Make A Payment Financial Services Customer Service Quote Home Home Page About Us Contact Information Maps & Directions Report A Claim

News Center


What Is Your Yardstick For Success?
As a farm operator or manager of an agricultural enterprise, how do you measure success?  Is it how well you can feed your family from year to year, or is it the yield you produce compared to similar farms?  What is the yardstick by which you may (privately) judge yourself?

Ethanol: Bleak Presence, Brighter Future
Ethanol has seemed to have a run of bad luck lately.  First, it hit the blend wall, the maximum of 10% of the total motor fuel supply.  Then the recession curtailed some of the miles we drove and less gasoline was purchased.  Then the EPA proposes that the Renewable Fuels Standard (RFS) be revised to curtail ethanol production.  Then the government increases the fuel economy target for auto makers to ensure we continue on a downward trend of less gasoline being purchased.  Never mind the woes of the petroleum industry, all of those dynamics combine to limit the growth of ethanol.  It seems to have a bleak future, or does it?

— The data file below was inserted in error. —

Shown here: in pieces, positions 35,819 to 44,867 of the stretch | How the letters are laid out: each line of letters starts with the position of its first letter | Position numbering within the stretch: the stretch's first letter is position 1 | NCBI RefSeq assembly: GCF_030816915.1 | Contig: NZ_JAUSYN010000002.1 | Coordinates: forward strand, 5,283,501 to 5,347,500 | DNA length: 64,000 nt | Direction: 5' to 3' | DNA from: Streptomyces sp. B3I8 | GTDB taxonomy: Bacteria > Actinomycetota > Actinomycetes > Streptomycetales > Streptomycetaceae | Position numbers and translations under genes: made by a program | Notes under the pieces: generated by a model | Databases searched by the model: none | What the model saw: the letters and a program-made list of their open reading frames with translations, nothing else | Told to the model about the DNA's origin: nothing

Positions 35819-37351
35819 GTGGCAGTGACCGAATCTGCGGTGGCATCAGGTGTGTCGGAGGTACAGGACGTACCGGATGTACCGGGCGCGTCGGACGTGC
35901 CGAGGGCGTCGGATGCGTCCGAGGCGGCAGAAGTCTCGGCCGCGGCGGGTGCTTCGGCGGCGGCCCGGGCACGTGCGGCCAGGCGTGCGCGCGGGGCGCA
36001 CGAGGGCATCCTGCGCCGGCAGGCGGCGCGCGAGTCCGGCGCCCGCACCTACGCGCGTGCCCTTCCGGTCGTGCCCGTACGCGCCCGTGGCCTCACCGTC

USDA Planting Intentions and Grains Stocks.  No Surprise
The best rhetorical question asked on this day of significant USDA reports was, “Was there anything that surprised you?”  In looking at the response of the market, there were obviously no surprises that were considered significant.  That would be in relative terms to the last 5 years in which either beans or corn ended either limit up or limit down at the end of the trading day.  That is the definition of a market surprise.  While the March 31 Planting Intentions and Quarterly Grain Stocks reports were not surprises, they were not a yawner either.